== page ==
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OECD: Government Support to Fossil Fuels Hampers Climate Change Efforts

The Organisation for Economic Co-operation and Development (OECD) has released its Inventory of Support Measures for Fossil Fuels 2015. According to the findings, governments of OECD countries and key emerging economies are spending US$160-200 billion annually to support the consumption and production of fossil fuels, reads an organisation’s press release.

The Inventory tracks nearly 800 government spending programmes and tax breaks in all 34 OECD economies, as well as in Brazil, China, India, Indonesia, the Russian Federation and South Africa. Theses subsidies take the form of price reductions for consumers or cost reductions for exploration and exploitation by oil and gas companies. The OECD started tracking these subsidies in 2009, when the Group of 20 (G-20) committed to phasing out “inefficient fossil fuel subsidies.”

Angel Gurria, Secretary-General, Organisation for Economic Co-operation and Development (OECD)
Angel Gurria, Secretary-General, Organisation for Economic Co-operation and Development (OECD)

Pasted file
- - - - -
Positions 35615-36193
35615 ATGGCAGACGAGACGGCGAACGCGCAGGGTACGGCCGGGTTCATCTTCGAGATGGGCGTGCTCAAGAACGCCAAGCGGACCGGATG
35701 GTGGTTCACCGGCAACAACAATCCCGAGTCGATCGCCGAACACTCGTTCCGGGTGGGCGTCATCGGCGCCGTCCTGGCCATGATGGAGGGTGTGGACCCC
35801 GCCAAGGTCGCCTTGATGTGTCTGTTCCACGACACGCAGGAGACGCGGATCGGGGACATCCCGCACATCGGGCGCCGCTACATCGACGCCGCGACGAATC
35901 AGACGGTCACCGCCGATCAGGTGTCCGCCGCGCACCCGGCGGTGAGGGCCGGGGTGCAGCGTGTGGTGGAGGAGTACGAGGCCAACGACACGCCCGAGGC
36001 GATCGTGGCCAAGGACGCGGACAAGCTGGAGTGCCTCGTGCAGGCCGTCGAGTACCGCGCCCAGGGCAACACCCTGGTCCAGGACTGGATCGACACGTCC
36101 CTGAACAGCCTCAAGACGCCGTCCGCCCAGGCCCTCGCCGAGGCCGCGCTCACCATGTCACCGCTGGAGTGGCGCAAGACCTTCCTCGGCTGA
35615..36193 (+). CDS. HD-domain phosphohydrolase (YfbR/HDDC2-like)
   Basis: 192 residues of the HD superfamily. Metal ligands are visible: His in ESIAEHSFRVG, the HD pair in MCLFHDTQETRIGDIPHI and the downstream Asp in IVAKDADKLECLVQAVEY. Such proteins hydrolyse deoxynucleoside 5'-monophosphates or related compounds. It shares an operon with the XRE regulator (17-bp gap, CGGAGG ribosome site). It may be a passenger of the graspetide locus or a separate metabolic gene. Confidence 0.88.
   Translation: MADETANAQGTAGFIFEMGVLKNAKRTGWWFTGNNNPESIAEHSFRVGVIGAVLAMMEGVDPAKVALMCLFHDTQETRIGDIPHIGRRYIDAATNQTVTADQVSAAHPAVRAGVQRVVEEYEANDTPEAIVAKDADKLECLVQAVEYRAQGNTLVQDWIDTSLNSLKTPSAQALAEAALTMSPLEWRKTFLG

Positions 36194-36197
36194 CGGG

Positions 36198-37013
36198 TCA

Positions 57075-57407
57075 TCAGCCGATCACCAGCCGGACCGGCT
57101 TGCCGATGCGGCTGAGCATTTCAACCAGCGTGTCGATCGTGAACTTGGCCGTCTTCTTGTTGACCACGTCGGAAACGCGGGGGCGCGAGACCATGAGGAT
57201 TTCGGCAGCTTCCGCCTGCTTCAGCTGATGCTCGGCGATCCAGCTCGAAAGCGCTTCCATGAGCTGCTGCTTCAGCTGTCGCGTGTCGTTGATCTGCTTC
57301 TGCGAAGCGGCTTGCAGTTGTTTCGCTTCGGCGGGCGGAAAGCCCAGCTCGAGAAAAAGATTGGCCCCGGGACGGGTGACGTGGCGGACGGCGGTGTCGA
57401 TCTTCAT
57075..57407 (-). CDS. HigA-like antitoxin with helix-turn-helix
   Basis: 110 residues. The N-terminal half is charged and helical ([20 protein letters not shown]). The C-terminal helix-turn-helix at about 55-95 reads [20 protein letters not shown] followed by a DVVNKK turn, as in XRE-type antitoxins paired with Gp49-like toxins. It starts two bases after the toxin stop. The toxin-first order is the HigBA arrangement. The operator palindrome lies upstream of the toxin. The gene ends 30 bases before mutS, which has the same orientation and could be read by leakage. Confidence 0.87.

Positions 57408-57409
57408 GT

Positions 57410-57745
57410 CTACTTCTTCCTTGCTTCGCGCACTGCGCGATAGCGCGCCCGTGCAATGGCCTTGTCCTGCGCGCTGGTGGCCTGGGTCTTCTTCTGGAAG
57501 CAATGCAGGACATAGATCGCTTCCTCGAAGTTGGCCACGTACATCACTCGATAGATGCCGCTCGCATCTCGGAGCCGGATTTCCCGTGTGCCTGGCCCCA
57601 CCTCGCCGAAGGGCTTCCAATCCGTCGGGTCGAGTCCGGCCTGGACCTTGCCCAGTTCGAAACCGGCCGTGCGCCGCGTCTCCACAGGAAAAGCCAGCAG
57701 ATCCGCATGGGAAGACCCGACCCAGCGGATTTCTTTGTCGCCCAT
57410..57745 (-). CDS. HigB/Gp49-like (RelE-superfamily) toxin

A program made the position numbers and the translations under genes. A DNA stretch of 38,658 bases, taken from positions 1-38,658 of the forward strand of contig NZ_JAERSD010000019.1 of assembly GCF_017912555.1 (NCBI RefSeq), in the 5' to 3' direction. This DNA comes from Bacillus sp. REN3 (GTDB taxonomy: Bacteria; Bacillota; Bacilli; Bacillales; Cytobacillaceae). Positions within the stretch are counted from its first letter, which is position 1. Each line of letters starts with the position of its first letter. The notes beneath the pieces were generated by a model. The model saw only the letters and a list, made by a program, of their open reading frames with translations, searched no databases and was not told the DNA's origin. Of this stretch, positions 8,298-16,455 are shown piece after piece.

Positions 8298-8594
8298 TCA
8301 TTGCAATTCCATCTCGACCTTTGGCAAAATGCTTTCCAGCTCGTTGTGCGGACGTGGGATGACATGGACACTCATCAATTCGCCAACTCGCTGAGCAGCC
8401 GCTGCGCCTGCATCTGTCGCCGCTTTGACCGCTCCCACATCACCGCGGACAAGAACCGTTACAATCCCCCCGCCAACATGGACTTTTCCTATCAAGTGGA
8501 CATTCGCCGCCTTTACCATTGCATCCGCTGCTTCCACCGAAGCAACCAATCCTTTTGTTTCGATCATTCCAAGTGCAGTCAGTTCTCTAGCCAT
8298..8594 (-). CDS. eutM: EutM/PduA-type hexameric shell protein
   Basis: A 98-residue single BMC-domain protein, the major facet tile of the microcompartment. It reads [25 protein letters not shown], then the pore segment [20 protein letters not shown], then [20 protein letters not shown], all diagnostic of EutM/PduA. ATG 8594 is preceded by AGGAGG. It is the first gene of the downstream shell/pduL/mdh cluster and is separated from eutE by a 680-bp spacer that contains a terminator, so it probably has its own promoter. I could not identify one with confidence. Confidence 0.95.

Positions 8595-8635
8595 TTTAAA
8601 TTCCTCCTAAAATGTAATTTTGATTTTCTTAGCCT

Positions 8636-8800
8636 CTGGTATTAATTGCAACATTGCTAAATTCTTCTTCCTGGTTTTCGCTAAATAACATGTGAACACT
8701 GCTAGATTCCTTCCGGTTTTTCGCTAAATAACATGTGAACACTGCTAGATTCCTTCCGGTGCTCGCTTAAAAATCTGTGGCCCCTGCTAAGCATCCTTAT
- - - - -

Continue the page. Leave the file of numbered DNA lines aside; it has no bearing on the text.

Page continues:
Launching the Inventory in Paris, France, on 21 September 2015, OECD Secretary-General Angel Gurría stated that reforming harmful fossil fuel support is “a good place to start” if countries are serious about combating climate change. He explained that governments spend almost twice as much money supporting fossil fuels than is needed to meet the international community’s climate finance objectives.

According to Gurría, the Inventory offers a roadmap to “turn around harmful policies that are a relic of the past, when pollution was still seen as a tolerable side effect of economic growth.”

Data from the Inventory, available online, are accompanied by the ‘OECD Companion to the Inventory of Support Measures for Fossil Fuels 2015.’ In addition to presenting the methodology and sources of the inventory, the Companion reviews the various fossil-fuel subsidy reform initiatives happening at the international level and provides policy recommendations. It notes the opportunity that low oil prices create for reforming subsidies and highlights that energy efficiency measures can achieve many of the ultimate goals of consumption subsidies, but more effectively.

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